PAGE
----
Tendon Injuries and Treatments
Tendons are tough fibers that connect our muscles to our bones. Many tendon injuries occur at or near joints such as the shoulder or elbow. A tendon injury may appear to have happened very suddenly, but tendon injuries are usually a result of many tears to the tendon over a period of time.
Most tendon injuries are the result of wear and tear of the tendon that happens gradually from aging and overuse. Any person can suffer a tendon injury, but individuals who participate in activities that require repetitive motion, usually at work, during sports, or as part of a daily activity are most likely to damage a tendon.
Extensor Tendon Injuries
Extensor tendons allow your fingers, thumb, and hand to straighten or extend. Extensor tendons are attached to muscles located in the forearm that extend down to the fingers and are joined by smaller tendons attached to muscles in the hand. The small tendons in the hand allow finger motion and coordination, allowing you to use your hands to complete ordinary tasks. Due to the location of the extensor tendon, it is very susceptible to injury – even by a cut that appears to be minor. Injury to the extensor tendon can also be caused when a finger is jammed, causing a tendon to rip away from the bone.
Among the many injuries that may happen to the extensor tendon, mallet finger is fairly common. Mallet finger occurs when the fingertip cannot be straightened, which causes a droop at the end joint where the extensor tendon has been injured through separation from the bone or has been cut. Injuries usually result from a laceration or a jammed finger. Your plastic surgeon will recommend a special splint to help keep your finger straight. The type of splint is based on the location of the injury and will be determined by your physician. You will be required to wear the splint until the tendon has had time to heal. Removing the splint too early may result in a drooping finger. Make sure you follow your physician’s recommendations on the appropriate time to remove the splint.
Another common injury to the extensor tendon is known as boutonniere deformity which occurs when the middle joint of the finger remains in a bent position, resulting from a cut or tear in the tendon. If a cut has occurred, you will need stitches to repair the tendon. The middle joint of the affected finger will be splinted to keep it straight until the tendon has healed completely. If for some reason the injury is not treated or the splint is worn incorrectly, the finger may continue to bend and finally stiffen in a bent position. Follow your physician’s recommendations to prevent further injury and complications and to allow the quickest possible healing time.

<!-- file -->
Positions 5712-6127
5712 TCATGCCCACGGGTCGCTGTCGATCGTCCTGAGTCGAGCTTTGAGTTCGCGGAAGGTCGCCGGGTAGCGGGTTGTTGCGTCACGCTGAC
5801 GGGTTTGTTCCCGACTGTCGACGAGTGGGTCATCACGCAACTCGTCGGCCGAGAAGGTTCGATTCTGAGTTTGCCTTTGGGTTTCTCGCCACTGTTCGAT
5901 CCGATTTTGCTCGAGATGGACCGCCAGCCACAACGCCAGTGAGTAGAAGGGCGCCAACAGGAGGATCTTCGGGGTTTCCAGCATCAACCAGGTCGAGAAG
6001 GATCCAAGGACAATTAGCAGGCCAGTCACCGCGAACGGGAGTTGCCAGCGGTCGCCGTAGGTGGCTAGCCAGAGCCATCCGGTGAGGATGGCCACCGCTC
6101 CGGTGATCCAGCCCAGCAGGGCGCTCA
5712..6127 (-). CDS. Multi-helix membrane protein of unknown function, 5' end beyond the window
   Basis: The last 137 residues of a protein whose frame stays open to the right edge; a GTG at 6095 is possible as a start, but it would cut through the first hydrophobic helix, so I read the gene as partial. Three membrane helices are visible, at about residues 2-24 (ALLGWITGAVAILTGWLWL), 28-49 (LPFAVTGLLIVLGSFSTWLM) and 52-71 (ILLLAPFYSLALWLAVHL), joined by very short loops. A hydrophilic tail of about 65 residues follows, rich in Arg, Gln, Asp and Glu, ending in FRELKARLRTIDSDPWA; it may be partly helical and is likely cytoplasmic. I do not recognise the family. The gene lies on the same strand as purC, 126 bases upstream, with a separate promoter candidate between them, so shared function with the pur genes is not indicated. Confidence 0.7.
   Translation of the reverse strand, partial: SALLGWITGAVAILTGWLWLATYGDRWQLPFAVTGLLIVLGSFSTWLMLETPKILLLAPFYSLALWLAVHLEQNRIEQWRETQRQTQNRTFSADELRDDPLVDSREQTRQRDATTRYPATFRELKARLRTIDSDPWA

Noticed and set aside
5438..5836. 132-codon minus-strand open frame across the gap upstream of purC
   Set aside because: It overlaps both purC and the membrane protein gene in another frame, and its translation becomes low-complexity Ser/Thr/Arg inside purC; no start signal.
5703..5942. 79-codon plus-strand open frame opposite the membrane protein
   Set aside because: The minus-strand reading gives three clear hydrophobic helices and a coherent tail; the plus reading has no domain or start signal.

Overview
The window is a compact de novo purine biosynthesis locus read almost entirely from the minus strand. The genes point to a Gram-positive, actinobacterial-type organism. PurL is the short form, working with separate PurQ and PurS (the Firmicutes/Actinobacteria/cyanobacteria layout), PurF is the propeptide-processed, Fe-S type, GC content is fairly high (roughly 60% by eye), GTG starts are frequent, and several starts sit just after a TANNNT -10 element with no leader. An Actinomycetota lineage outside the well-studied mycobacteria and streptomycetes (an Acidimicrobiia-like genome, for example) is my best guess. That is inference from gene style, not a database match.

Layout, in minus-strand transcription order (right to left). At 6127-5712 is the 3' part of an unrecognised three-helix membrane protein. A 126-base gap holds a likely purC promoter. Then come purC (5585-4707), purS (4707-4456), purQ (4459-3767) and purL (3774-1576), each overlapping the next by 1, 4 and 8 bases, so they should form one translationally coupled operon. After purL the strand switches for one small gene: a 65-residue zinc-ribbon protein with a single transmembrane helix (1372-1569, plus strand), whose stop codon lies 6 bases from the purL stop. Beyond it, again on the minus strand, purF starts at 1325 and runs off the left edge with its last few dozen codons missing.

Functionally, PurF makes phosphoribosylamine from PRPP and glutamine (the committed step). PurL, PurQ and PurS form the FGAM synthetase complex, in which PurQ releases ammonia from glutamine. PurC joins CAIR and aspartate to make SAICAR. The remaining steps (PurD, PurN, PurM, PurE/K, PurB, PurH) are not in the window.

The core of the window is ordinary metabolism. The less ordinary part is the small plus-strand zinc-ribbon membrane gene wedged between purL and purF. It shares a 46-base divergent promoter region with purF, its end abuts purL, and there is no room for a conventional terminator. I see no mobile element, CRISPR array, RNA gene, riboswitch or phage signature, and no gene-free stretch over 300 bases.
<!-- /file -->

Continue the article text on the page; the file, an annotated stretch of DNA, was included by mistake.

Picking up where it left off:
How is an extensor tendon injury treated?
Most extensor tendon injuries are treated with splints, which should be worn until the tendon has fully healed. However, when there is a laceration to the tendon, hand surgery is often required. At The Centre for Working Hands, we are now using the Teno Fix Tendon Repair System when applicable, which enables early active range of motion and an earlier return to work. With Teno Fix, your hand surgeon installs an innovative soft-tissue anchor into each end of the tendon. A braided stainless steel suture is then inserted through the anchor, allowing the severed tendon ends to be reattached.
What should I expect?
Tendon injuries can result in the tendon attaching itself to a bone or scar tissue. Fractures and infections can affect the seriousness of the injury. Scar tissue may prevent a finger from fully bending or straightening. To improve your range of motion, therapy may be required. The Centre for Working Hands offers a comprehensive range of therapy services in our rehabilitation department.
Flexor Tendon Injuries
Flexor tendons allow the hand and fingers to bend, or flex. Flexor tendons are located in the forearm and extend to the fingers on the palm side of the hand. The thumb has one, large flexor muscle, and each finger has two. In the finger, one tendon attaches to the middle bone and bends the finger at the base of the finger and at second joint. The second tendon attaches to the tip of the bone at the fingertip and bends all three joints.
When there is a deep cut at the palm of your hand, the tendon acts as a rubber band and will contract and move farther apart as the finger straightens out. A tendon that is not completely cut may still allow the fingers to bend but can cause pain or catching of the tendon, which may later rupture. When both of the tendons on a finger are cut, the finger will not be able to bend on its own.
Due to the separation that occurs after a flexor tendon injury, these injuries are unable to heal without intervention. Depending on the cut and location of the hand injury, your hand surgeon will advise you on the specific treatment program you may need for optimal healing. Your finger or thumb may require a protective splint to prevent the tendon from pulling apart before it has healed. Make sure you follow your hand surgeon’s directions to help reduce complications.
Your surgeon may also prescribe therapy to help with scar tissue, which may make it difficult to bend and straighten the finger. Therapy is a normal part of the healing process. If you are instructed to attend therapy sessions, make sure you follow your surgeon’s and hand therapist’s instructions very carefully to help reduce the possibility of further injury. The Centre for Working Hands offers a comprehensive range of therapy services in our rehabilitation department.
To learn more about how you can benefit from our tendon injury treatments, call or email our expert therapists at The Centre for Working Hands to schedule your evaluation.